Meeting Customer Interest
Benton PUD officials have some reason for optimism over customer response, given results of local surveys.
"We're going along with what the public wants," PUD commission president Robert Graves told Con.WEB. "If they want it . . . we're going to offer it."
A few years ago Benton queried 400 customers on whether they wanted their utility to investigate green power. A whopping 85 percent said yes, according to McAloon. In a question on willingness to pay extra for green power, 24 percent answered yes and 44 percent responded maybe. "That at least let us know there was some interest there," she said.
Within the past year, the PUD sent surveys to 18,000 of its 37,000-plus customers, and got back 2,300 responses. Of those, 52 percent reported they wanted to buy green power and would pay an average of $3 more each month. "We've had some positive results," affirmed Graves. "People are willing to contribute extra on their bills."
On Oct. 1, Benton officially began taking 1 MW of energy from the Klickitat PUD landfill-gas facility at the Roosevelt Regional Landfill (see Con.WEB, Aug. 31, 1999, for a story on the plant). The energy cost for that power is about 3.5 cents per kilowatt-hour, approximately 1 cent/KWh more than the PUD pays for its other energy sources, primarily Bonneville Power Administration.
Benton decided to allow residential customers to support the green power purchase by paying a flat monthly rate, a method easier for the PUD to implement, McAloon noted.
The utility is still mulling the structure of its green power program for commercial and industrial customers. "We are going to get that up and going very quickly," she said. "We are receiving the power and we do want to recover that extra cost." If the latest survey proves an accurate indicator, "We may be at the $100,000 very easily. We'll just have to wait and see."
As for marketing, Benton has sent out two green power notices with customer bills, and has placed an article in its quarterly customer newsletter. The PUD has also advertised green power on radio, and plans to advertise in local print media.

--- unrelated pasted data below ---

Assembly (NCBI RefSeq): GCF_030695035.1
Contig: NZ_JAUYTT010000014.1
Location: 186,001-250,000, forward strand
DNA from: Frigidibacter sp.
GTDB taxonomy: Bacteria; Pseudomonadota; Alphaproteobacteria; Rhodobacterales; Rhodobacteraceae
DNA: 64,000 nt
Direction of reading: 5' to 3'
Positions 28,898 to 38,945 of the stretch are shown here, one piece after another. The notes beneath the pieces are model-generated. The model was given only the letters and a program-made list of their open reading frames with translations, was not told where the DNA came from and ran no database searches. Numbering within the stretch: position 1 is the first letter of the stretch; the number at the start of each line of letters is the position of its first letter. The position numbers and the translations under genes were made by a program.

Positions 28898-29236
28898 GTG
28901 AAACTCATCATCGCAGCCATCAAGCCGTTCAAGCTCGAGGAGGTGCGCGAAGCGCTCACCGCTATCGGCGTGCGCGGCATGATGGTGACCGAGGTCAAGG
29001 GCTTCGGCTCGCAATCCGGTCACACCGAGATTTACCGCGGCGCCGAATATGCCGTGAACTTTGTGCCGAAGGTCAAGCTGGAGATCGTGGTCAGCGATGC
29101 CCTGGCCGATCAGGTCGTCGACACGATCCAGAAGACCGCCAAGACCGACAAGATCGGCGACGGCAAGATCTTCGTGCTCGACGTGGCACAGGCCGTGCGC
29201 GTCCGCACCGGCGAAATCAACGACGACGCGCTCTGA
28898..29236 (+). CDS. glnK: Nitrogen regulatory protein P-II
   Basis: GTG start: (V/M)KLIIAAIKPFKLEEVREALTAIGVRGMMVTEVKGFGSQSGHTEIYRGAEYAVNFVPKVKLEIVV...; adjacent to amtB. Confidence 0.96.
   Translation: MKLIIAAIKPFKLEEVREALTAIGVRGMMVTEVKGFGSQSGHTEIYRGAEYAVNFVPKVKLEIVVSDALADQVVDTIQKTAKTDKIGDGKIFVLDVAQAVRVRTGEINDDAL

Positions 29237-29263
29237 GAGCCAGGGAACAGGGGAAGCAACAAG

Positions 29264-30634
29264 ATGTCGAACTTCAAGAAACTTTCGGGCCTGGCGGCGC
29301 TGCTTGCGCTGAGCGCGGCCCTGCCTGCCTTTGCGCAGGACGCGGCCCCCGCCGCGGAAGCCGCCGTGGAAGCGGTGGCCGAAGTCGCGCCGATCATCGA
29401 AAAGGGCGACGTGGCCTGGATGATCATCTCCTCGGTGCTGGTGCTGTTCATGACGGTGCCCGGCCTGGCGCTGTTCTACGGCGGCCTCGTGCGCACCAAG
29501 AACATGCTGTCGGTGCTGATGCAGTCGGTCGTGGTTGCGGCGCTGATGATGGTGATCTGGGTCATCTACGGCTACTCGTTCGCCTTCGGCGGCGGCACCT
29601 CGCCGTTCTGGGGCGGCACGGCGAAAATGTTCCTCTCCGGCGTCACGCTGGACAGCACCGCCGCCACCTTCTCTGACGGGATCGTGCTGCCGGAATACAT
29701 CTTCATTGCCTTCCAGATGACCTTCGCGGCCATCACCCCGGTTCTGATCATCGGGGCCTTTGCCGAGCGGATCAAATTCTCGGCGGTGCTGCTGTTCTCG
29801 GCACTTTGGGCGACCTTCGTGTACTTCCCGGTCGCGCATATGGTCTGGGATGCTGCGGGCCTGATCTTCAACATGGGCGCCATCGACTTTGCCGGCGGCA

In addition, the PUD is considering perks for participating customers, possibly including window stickers. Being identified as green power supporters could be especially valuable for commercial customers, McAloon noted.
The program also has gained support from the Tri-City Herald newspaper. "It's this kind of customer input utilities need to remain competitive as deregulation offers customers a choice of energy providers," the newspaper editorialized Nov. 19. "Options such as green power could become bargaining chips for residential customers, who are unlikely to be in a position to negotiate much cheaper rates because of their small power needs." The Herald acknowledged difficulties in defining green power, as well as environmental drawbacks associated with such renewables as hydropower, wind and solar. "Still," said the editorial, "exploration of energy alternatives is needed if they ever are to become affordable and readily available options for large numbers of energy customers. Benton PUD's effort is a step in the right direction."
Customer interest will determine the course of Benton PUD's retail green power program, although Graves envisions the utility eventually adding to its renewables portfolio. "If there's other green power systems that come on-line, we'll probably take advantage of it in the future," he said. "We're not going to shut the door on one megawatt."